SCI: Lipid Abnormalities (2007)
To compare the standard risk factors for coronary heart disease (CHD) defined in the National Cholesterol Education Program II (NCEP II) of Turkish spinal cord injury (SCI) patients with healthy controls.
Spinal Cord Injury patients assessed during rehabilitation at the Cardiovascular Diseases Research Centre, Instanbul, Turkey.
CHD patients without SCI.
69 patients were assessed during their rehabilitation at the Cardiovascular Diseases Research Centre in Instanbul, Turkey.
Case-matched Cross sectional design
Blinding used (if applicable)
Intervention (if applicable)
- Results were reported as mean +/- Standard Deviation.
- Limits of statistical significance were reported at P<0.05
- Correlation between the two groups was carried out with Pearson bivariate correlation tests.
- Numerical variables were compared with student's t test.
- Non-numerical values were compared with X2 test.
- In 2 x 2 contingency table Yates correction was done.
- When assumptions were violated in 2 x 2 tables Fischer's exact test was used.
- Body Weight was measred on a balance beam scale designed to accomodate wheelchairs.
- Body length was recorded to the nearest centimenter in a supine position using a plastic measuring tape.
- Measurements for the abdominal circumference (AC) were made at the umbilicus after a normal expiration with subjects supine.
- Conicity index (CI) an indez of abdominal adiposity was measured as described by Valdez et al.
- A diastolic blood pressure above 90 mmHg and a systolic blood pressure above 140 mmHg or being on an anti-hypertensive treatment were considered as diagnostic for hypertension.
- Diabetes mellitus (DM) and impaired fasting glucose (IFG) were defined according to the report of the Expert Committee on the Diagnosis and Classification of Diabetes Mellitus.
- A questionnaire was used to assess alcohol consumption (number of glasses per week), smoking behavior (number of cigarettes per day), and family history of CHD.
- Blood samples were obtained after an overnight fast to test for total cholesterol (TC) and triglyceride (TG) concentrations measured using enzymatic tests.
- HDL was determined after seletive precipitation of the very low density lipoprotein (VLDL) and low density lipoprotein (LDL).
- 52 subjects - 14 females (27%), 38 males (73%)
- Mean age 35.5 +/- 7.2 years was selected from young medical staff during annual check up exam.
- Age, sex, height, obesity, high TG, and smoking were not statistically different between the groups.
Initial N: 69 SCI patients with a time since injury of 12.8 +/- 13.45 months (range 2-84 months).
Attrition (final N): 69 SCI patients
- Mean age was 33.9 years +/- 11.37 years (range 10-70 years)
- Male mean age was 33.7 +/- 12.1, female mean age was 34.6 +/-8.6 years.
Other relevant demographics:
- Sixteen females (23%) and 53 males (77%)
- 67% (45) paraplegics, 33% (24) tetraplegics.
- ASIA impairment scale indicated 37 incomplete (54%), and 32 complete (46%) injury.
Age, sex, height, obesity, high TG, and smoking were not statistically different between the SCI and control groups.
Location: Instanbul, Turkey
- Time since injury was correlated driectly wih TC/HDL and LDL/HDL ratios, inversely with HDL (P<0.01, r = 0.36; P<0.05, r = 0.27; P<0.05, r = -0.26 respectively)
- TC (186 +/- 32 vs 205 +/- 36; P =0.025), TC/HDL (5.34 +/- 1.17 vs 6.26+/- 1.5, P=0.005) and LDL/HDL (3.57 +/- 0.9 vs 4.16 +/- 1.3, P=0.027) were increased significantly with time since injury more than one year while HDL levels (35.8 +/-6.36 vs 33.86 +/- 6.47, P=0.213) decreaed without reaching statistical significance.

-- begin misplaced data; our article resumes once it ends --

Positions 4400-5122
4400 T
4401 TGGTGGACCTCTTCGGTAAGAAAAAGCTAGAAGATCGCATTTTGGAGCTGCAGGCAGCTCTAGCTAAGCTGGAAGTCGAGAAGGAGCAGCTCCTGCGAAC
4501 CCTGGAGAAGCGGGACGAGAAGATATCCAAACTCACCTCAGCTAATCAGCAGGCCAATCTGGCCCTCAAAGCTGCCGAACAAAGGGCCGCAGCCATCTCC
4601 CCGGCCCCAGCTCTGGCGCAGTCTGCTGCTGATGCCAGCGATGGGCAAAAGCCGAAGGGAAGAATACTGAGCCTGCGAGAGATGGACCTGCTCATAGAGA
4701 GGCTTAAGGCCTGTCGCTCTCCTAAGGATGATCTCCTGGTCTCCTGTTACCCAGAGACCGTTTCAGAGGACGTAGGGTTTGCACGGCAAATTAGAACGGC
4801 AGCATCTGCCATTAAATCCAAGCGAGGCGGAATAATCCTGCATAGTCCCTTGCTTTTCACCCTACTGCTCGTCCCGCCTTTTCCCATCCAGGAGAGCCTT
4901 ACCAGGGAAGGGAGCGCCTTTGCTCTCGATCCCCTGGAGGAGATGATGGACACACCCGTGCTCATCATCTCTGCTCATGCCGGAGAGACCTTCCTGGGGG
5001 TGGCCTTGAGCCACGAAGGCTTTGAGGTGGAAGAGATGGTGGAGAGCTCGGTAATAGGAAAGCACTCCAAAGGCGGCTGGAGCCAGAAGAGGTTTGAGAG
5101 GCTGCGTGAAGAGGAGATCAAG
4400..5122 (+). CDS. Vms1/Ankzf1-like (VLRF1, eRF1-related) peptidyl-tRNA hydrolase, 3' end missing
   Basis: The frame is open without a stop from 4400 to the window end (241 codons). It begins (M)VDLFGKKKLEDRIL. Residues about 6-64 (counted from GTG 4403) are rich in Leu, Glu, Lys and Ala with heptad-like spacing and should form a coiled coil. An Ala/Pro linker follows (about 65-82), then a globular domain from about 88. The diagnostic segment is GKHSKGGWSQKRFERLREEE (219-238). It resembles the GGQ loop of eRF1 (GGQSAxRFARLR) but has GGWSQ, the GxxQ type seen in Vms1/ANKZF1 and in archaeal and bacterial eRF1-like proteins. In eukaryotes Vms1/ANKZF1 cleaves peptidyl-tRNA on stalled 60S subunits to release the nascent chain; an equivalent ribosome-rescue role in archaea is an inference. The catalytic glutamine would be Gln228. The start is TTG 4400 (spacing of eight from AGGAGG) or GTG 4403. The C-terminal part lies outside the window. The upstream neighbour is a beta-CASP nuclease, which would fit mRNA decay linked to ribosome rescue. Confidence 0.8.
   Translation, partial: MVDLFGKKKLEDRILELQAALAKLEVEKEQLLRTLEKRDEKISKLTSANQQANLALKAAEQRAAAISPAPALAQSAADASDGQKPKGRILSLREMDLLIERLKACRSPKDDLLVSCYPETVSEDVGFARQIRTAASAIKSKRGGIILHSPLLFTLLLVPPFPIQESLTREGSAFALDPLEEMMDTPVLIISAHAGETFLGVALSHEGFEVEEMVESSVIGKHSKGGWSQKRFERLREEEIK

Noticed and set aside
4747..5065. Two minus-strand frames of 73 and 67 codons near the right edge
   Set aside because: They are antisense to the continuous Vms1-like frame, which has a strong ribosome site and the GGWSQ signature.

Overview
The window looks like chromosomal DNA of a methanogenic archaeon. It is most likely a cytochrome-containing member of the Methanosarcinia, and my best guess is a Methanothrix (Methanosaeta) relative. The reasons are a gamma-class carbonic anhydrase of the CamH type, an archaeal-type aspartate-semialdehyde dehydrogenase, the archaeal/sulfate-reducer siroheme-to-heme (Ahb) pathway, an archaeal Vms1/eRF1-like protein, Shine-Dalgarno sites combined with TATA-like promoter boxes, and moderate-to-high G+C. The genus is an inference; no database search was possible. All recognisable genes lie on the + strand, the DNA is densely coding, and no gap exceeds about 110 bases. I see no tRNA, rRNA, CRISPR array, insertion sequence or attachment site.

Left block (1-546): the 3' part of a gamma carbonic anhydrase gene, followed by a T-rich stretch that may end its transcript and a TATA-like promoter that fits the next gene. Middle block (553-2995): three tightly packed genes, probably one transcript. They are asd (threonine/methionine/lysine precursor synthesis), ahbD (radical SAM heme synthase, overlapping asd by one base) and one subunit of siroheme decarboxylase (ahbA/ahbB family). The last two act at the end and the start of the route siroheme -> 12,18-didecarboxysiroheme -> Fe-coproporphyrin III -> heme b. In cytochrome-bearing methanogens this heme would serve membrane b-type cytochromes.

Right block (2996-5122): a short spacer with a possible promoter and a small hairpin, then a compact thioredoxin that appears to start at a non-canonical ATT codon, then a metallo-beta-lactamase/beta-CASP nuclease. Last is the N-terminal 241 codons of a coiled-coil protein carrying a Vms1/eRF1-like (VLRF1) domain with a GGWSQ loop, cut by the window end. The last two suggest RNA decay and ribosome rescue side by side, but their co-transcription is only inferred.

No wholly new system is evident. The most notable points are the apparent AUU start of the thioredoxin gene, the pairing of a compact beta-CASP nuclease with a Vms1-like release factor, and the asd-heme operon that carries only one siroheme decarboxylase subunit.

- HDL showed inverse corelations with time since injury, TG, TC/HDL, and LDL/HDL ratios (P<0.05, r = -0.24; P<0.00; r= -0.71; P<0.001, r= -0.57 respectively).
- The lipid profiles dd not show any corelation with the neurological level, and completeness of lesion.
- There was no statistically significant difference for CHD risk factors in tetraplegics and paraplegics or for complete and incomplete lesions.
- SUA levels were directly correlated with TC (P<0.01; r=0.36), TG (P<0.001, r=0.46), and TC/HDL ratio P=0.01, r=0.30)
- The SCI group had more risk factors for CHD than did the control group.
- The adverse risk profile of increased TC and ratios TC/HDL, LDL/HDL were more common with time since injury greater than 12 months.
- TC and LDL levels were significantly increased in 32% and 41% of the SCI patients compared to controls.
- HDL levels were significantly depressed in 52% of SCI patients compared to controls (25%).
- Compared to other SCI populations, the sample group in this study were younger, smoked more, had higher TC, LDL levels, and TC/HDL, LDL/HDL ratios, but lower prevalence of HT and DM.
- SCI seems to confer additional CHD risk factors due to sdentary lifestyle over the pre-existing risk profile of the parent population which increases with time since injury.
|University/Hospital:||Instanbul University Medical Center|
Neither the study group nor the sample size seemed to be representative of the general population and may have skewed data.
Quality Criteria Checklist: Primary Research
|1.||Would implementing the studied intervention or procedure (if found successful) result in improved outcomes for the patients/clients/population group? (Not Applicable for some epidemiological studies)||Yes|
|2.||Did the authors study an outcome (dependent variable) or topic that the patients/clients/population group would care about?||Yes|
|3.||Is the focus of the intervention or procedure (independent variable) or topic of study a common issue of concern to dieteticspractice?||Yes|
|4.||Is the intervention or procedure feasible? (NA for some epidemiological studies)||N/A|
|1.||Was the research question clearly stated?||Yes|
|1.1.||Was (were) the specific intervention(s) or procedure(s) [independent variable(s)] identified?||Yes|
|1.2.||Was (were) the outcome(s) [dependent variable(s)] clearly indicated?||Yes|